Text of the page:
Data Mining and Machine Learning lab (DMML)
The Data Mining and Machine Learning Lab (DMML) — in the School of Computing and Augmented Intelligence at Arizona State University — is led by Professor Huan Liu. DMML develops computational methods for data mining, machine learning, and social computing; and designs efficient algorithms to enable effective problem-solving in text/web mining and feature selection, with a focus on real-world applications. DMML’s research projects (i) analyze high-dimensional data via feature selection and feature discretization; (ii) incorporate social computing, social media mining, group understanding, and interaction; (iii) integrate multiple data sources to overcome ambiguity and uncertainty, (iv) employ domain knowledge for effective mining and information integration, and (v) assist human experts to develop effective methods of ensemble learning; semi-supervised learning; and active learning with hierarchical classification, subspace clustering, and metadata. Recent investigations apply these research findings to social cyber-attacks (e.g., misinformation campaigns, bot detection), and improved management of personally identifiable information (PII). The DMML team includes 10-12 PhD students at any given time, who regularly receive scholarly awards and continue their careers at research universities, prominent companies, and industry start-ups. The group has produced over 324 conference papers, 137 journal articles, and 23 books including 1 textbook and 9 monographs. Their research works have generated worldwide impact and received more than 98,111 citations.
Motivated by our research on understanding the way users behave and interact on social media platforms and the lack of existing solutions which enable first responders to capture and use the information in social media for disaster response, we have built innovative social media tracking systems, such as TweetTracker, TweetXplorer, and ASU Coordination Tracker (ACT). These systems have helped first responders make informed decisions by incorporating the social signal produced during times of disaster. By bridging the gap between first responders and the information generated on social media we are working towards ASU's challenge of focusing information and technology to produce meaningful change. Our systems have been used by over 200 organizations, including Universities, government agencies, and NGOs. The work done on these tools has earned the lab the ASU President's Award for Innovation, the highest award for research at ASU. The systems developed as part of this project are exemplary of the innovation aspirations of ASU. Our tools are the first of their kind to aid first responders in making sense of the noisy and voluminous data generated on social media. In developing these tools, we have helped first responders to create an informed picture of the events of Hurricane Sandy, Typhoon Haiyan, and several others.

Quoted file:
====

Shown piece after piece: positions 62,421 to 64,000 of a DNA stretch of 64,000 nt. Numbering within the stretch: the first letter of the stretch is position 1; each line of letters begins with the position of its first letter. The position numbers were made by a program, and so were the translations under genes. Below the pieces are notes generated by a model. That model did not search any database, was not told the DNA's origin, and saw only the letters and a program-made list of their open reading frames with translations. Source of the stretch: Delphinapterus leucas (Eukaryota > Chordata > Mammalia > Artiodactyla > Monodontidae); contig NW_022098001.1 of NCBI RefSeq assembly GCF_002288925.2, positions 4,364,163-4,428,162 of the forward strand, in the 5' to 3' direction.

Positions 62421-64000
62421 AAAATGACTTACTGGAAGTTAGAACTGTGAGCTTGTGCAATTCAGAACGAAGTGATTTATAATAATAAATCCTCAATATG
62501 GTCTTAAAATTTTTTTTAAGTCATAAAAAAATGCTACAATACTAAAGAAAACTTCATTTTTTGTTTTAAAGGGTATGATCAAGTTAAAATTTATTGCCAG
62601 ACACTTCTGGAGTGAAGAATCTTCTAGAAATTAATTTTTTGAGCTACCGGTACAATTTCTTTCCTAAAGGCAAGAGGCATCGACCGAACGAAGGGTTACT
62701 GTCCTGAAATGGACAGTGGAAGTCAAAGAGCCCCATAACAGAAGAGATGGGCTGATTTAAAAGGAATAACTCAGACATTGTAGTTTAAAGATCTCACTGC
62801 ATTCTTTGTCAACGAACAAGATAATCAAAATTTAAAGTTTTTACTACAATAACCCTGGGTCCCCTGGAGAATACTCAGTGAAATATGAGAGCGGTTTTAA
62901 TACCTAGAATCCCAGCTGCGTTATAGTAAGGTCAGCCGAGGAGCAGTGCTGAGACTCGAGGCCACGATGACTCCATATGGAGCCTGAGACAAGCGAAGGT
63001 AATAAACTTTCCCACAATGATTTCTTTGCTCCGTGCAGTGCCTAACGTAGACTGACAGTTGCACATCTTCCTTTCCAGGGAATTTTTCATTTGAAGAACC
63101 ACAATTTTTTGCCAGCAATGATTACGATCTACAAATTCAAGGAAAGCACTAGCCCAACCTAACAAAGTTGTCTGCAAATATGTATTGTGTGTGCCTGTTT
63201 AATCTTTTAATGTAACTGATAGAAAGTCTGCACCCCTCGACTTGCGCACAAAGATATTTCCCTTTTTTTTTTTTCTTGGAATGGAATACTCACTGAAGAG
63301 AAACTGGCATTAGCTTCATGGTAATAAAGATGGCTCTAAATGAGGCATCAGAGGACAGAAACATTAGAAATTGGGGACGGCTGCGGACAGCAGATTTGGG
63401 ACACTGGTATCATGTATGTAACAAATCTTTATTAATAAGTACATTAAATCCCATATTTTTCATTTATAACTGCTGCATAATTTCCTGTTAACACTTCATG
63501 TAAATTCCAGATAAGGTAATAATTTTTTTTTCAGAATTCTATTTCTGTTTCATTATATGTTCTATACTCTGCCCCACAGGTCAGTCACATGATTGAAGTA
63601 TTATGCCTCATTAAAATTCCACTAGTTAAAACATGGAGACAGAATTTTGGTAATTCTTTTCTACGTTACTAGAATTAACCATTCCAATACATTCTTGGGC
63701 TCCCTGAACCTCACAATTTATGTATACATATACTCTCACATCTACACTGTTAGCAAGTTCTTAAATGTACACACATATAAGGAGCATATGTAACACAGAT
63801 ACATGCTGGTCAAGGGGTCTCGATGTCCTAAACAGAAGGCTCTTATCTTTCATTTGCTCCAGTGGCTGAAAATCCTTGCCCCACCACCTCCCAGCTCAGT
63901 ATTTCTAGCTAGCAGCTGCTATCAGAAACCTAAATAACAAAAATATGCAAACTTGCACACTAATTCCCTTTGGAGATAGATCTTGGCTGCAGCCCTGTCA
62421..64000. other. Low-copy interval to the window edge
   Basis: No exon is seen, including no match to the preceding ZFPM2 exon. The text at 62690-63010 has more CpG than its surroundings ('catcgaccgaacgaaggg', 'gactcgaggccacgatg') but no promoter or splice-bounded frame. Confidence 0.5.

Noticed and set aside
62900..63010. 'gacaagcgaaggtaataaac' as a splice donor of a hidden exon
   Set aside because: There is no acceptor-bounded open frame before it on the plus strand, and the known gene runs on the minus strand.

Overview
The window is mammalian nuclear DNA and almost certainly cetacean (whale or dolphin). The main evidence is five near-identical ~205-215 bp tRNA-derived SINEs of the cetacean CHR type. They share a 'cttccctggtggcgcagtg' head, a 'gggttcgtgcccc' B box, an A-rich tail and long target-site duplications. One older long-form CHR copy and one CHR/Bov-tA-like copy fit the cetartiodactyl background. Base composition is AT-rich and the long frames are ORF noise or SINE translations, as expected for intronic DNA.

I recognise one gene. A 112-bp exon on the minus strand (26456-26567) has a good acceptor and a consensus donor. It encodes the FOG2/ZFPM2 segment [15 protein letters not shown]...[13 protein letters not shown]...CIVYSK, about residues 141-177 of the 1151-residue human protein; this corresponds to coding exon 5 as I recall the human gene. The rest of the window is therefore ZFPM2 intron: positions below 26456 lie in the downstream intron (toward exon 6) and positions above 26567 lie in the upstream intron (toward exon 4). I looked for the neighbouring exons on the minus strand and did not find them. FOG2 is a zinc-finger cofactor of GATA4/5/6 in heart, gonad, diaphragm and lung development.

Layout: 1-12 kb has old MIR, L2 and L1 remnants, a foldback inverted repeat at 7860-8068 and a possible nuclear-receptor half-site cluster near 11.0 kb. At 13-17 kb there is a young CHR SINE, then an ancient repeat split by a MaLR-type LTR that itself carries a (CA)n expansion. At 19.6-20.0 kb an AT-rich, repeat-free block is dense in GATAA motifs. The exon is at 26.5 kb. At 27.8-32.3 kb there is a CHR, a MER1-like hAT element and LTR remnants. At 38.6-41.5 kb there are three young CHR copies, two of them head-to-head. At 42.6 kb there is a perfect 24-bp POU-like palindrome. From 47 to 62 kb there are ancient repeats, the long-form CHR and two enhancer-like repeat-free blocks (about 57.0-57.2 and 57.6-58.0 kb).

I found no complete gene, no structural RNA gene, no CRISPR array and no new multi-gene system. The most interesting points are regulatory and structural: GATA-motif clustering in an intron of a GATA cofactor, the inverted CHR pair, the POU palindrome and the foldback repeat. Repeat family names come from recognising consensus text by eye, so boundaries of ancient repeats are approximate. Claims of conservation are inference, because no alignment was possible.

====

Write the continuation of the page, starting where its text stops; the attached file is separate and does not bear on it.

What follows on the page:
The DMML lab has produced first-class students, many of whom have been recognized for their achievements. Among the members are a Dean's Fellowship award winner, two ASU Faculty Emeriti Fellows, and two SMART scholars. Students have won awards ranging from the 2014 Outstanding Computer Science TA award, two US President's Volunteer Service Awards, and the ASU Graduate Education Dissertation Fellowship. Undergraduate students in the lab have been successful in winning awards pertaining to research, including prestigious awards such as the FURI award, and honorable mention for the CRA Outstanding Undergraduate Research Award. In the last five years, the DMML lab graduated 32 Ph.D. students, 12 of them became professors have gone on to be tenure-track faculty at research universities and other alumni of the lab are working at leading companies and start-ups in the area of data mining and predictive analytics (e.g., LinkedIn, Yahoo, Google, Microsoft, Amazon).